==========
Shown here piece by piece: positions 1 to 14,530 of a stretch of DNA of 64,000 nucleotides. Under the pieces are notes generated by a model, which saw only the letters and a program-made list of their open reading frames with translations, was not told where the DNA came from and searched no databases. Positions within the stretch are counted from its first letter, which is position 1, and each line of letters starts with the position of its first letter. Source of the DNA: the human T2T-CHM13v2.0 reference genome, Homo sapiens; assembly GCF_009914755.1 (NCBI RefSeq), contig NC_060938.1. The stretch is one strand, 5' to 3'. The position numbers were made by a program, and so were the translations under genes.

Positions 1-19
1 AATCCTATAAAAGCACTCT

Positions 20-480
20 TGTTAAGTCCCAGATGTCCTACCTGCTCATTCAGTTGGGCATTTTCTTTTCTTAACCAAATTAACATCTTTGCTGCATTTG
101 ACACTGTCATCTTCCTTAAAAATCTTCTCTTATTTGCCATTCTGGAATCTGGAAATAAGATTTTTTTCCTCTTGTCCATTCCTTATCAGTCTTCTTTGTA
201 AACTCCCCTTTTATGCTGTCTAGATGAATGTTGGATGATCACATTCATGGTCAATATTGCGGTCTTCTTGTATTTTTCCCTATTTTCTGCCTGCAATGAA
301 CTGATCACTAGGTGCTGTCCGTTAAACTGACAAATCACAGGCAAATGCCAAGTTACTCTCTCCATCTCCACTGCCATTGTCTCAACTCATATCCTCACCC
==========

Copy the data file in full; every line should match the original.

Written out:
Shown here piece by piece: positions 1 to 14,530 of a stretch of DNA of 64,000 nucleotides. Under the pieces are notes generated by a model, which saw only the letters and a program-made list of their open reading frames with translations, was not told where the DNA came from and searched no databases. Positions within the stretch are counted from its first letter, which is position 1, and each line of letters starts with the position of its first letter. Source of the DNA: the human T2T-CHM13v2.0 reference genome, Homo sapiens; assembly GCF_009914755.1 (NCBI RefSeq), contig NC_060938.1. The stretch is one strand, 5' to 3'. The position numbers were made by a program, and so were the translations under genes.

Positions 1-19
1 AATCCTATAAAAGCACTCT

Positions 20-480
20 TGTTAAGTCCCAGATGTCCTACCTGCTCATTCAGTTGGGCATTTTCTTTTCTTAACCAAATTAACATCTTTGCTGCATTTG
101 ACACTGTCATCTTCCTTAAAAATCTTCTCTTATTTGCCATTCTGGAATCTGGAAATAAGATTTTTTTCCTCTTGTCCATTCCTTATCAGTCTTCTTTGTA
201 AACTCCCCTTTTATGCTGTCTAGATGAATGTTGGATGATCACATTCATGGTCAATATTGCGGTCTTCTTGTATTTTTCCCTATTTTCTGCCTGCAATGAA
301 CTGATCACTAGGTGCTGTCCGTTAAACTGACAAATCACAGGCAAATGCCAAGTTACTCTCTCCATCTCCACTGCCATTGTCTCAACTCATATCCTCACCC